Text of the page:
Gardening Tips and Highlights Waushara County Master Gardeners

Zinnia flowers will attract bees and butterflies

by Christina Yesko

 

Zinnia flowers are dazzling sights in themselves, but they are simply colorful garden sculptures, their true beauty lies in the attraction of the lively and equally beautiful life forms that visit them.

Zinnia flowers are a must-plant annual for the butterfly garden and a favorite flower of monarchs, swallowtails, and those hyper-winged hummingbirds. Although there are hundreds of zinnia selections in all shapes, sizes, and colors, there is no single answer as to which zinnia is the best for attracting visitors.

Experiments as to the color and size of the flowers were done in many states, and it turns out that the single-flowered zinnias were preferred by bees and butterflies. As to color, white was the most visited. Regardless of how zinnias are arranged or their color, they are all beautiful and use whatever you like.

Honey bees and bumble bees are attracted to zinnia flowers, many kinds of solitary bees are as well. The disk flowers of zinnias are so small, relative to the overall size of the entire flower head, that tiny species of bees may be collecting nectar and pollen but they are easily overlooked. When bees work, they take no interest in their surroundings. Some of the larger forms, such as bumblebees and carpenter bees, are so engrossed in their work you can even pet them. Attempting to pick any bee up, is not recommended, as bees take offense at being handled.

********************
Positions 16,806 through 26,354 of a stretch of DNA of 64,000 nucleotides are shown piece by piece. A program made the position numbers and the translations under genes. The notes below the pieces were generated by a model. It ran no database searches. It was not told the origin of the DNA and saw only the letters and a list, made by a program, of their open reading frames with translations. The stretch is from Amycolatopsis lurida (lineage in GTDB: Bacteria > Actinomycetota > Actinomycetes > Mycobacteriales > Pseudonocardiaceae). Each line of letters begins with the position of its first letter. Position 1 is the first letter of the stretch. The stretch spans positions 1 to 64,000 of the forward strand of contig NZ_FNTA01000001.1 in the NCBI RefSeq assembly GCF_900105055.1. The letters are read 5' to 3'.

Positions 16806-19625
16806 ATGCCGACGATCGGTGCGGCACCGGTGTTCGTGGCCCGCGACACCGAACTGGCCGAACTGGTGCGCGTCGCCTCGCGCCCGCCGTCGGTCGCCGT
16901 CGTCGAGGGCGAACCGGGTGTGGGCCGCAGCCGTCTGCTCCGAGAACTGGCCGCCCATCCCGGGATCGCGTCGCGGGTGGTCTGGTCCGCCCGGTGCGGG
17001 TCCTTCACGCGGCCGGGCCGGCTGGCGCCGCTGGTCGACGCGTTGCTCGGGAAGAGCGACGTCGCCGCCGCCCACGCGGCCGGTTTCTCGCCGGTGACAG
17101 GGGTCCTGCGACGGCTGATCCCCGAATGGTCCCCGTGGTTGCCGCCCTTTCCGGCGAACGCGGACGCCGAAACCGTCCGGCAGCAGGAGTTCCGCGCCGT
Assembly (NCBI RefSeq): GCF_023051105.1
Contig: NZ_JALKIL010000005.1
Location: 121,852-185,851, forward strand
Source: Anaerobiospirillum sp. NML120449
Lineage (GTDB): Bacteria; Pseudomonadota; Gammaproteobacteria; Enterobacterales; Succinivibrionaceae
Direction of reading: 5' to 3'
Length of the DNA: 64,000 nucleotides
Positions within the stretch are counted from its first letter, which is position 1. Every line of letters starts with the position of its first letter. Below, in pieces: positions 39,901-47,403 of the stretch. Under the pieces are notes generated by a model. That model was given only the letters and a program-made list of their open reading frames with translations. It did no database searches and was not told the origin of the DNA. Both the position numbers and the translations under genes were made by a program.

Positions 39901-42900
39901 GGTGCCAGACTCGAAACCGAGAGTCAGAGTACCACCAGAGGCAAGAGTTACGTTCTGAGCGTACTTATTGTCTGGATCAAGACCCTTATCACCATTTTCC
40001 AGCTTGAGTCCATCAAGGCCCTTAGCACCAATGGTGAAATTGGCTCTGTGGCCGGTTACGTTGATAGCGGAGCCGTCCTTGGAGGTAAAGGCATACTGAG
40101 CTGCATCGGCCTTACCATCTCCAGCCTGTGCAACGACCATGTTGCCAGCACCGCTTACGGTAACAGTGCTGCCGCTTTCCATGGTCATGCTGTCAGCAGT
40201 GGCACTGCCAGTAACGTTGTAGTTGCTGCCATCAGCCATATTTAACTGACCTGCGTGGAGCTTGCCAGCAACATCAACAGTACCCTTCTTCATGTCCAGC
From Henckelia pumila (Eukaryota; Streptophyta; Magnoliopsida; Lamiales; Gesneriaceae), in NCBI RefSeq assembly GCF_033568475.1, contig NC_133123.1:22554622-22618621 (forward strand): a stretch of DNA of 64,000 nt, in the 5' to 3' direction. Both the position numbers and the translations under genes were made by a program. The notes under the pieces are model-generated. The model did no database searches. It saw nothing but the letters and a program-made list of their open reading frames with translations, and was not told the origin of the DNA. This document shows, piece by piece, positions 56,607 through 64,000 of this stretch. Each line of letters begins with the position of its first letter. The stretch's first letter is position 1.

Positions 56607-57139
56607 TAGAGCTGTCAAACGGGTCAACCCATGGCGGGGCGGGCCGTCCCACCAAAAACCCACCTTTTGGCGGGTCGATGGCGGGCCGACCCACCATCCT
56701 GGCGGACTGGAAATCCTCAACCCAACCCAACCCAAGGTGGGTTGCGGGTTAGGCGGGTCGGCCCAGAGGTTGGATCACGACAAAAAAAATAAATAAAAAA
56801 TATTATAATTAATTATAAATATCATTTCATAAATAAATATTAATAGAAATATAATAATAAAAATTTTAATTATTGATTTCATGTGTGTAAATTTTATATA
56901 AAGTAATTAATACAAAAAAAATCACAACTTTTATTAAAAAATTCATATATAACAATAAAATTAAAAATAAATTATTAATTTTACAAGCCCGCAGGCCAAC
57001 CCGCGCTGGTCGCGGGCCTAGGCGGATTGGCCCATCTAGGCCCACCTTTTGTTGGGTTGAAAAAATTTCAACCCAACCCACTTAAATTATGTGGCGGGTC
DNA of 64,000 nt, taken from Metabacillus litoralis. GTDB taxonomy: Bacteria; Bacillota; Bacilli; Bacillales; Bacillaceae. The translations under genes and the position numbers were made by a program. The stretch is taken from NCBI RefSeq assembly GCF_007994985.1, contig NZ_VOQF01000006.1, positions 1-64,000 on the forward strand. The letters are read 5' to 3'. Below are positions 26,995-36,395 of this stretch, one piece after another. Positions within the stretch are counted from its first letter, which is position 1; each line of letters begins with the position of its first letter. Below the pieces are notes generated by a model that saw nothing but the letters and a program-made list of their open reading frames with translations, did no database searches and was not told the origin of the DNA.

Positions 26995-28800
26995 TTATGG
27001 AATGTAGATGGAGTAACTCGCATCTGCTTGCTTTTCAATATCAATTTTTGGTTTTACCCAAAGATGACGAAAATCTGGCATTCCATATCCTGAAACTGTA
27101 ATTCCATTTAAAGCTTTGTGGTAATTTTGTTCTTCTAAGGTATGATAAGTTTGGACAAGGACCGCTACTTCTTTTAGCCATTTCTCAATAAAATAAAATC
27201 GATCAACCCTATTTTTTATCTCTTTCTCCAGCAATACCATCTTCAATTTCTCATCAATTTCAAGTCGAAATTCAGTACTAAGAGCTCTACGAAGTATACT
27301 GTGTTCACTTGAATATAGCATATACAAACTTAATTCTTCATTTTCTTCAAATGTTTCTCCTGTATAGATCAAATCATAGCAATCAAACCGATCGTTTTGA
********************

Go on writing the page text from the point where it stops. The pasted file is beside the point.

Among birds attracted to zinnias are the humming sort, which feed on nectar, and finches that feed on the dried seed heads. Because little in the way of wildlife actually feeds on zinnia foliage or flowers-grasshoppers beings notable exception-nectar and pollen are their biggest attraction. Although pollinating visitors may, themselves, attract predators such as spiders and praying mantids, in general, zinnias serve as beautiful dinner plates for the birds, bees, and butterflies.

 

This topic was obtained from Horticulture.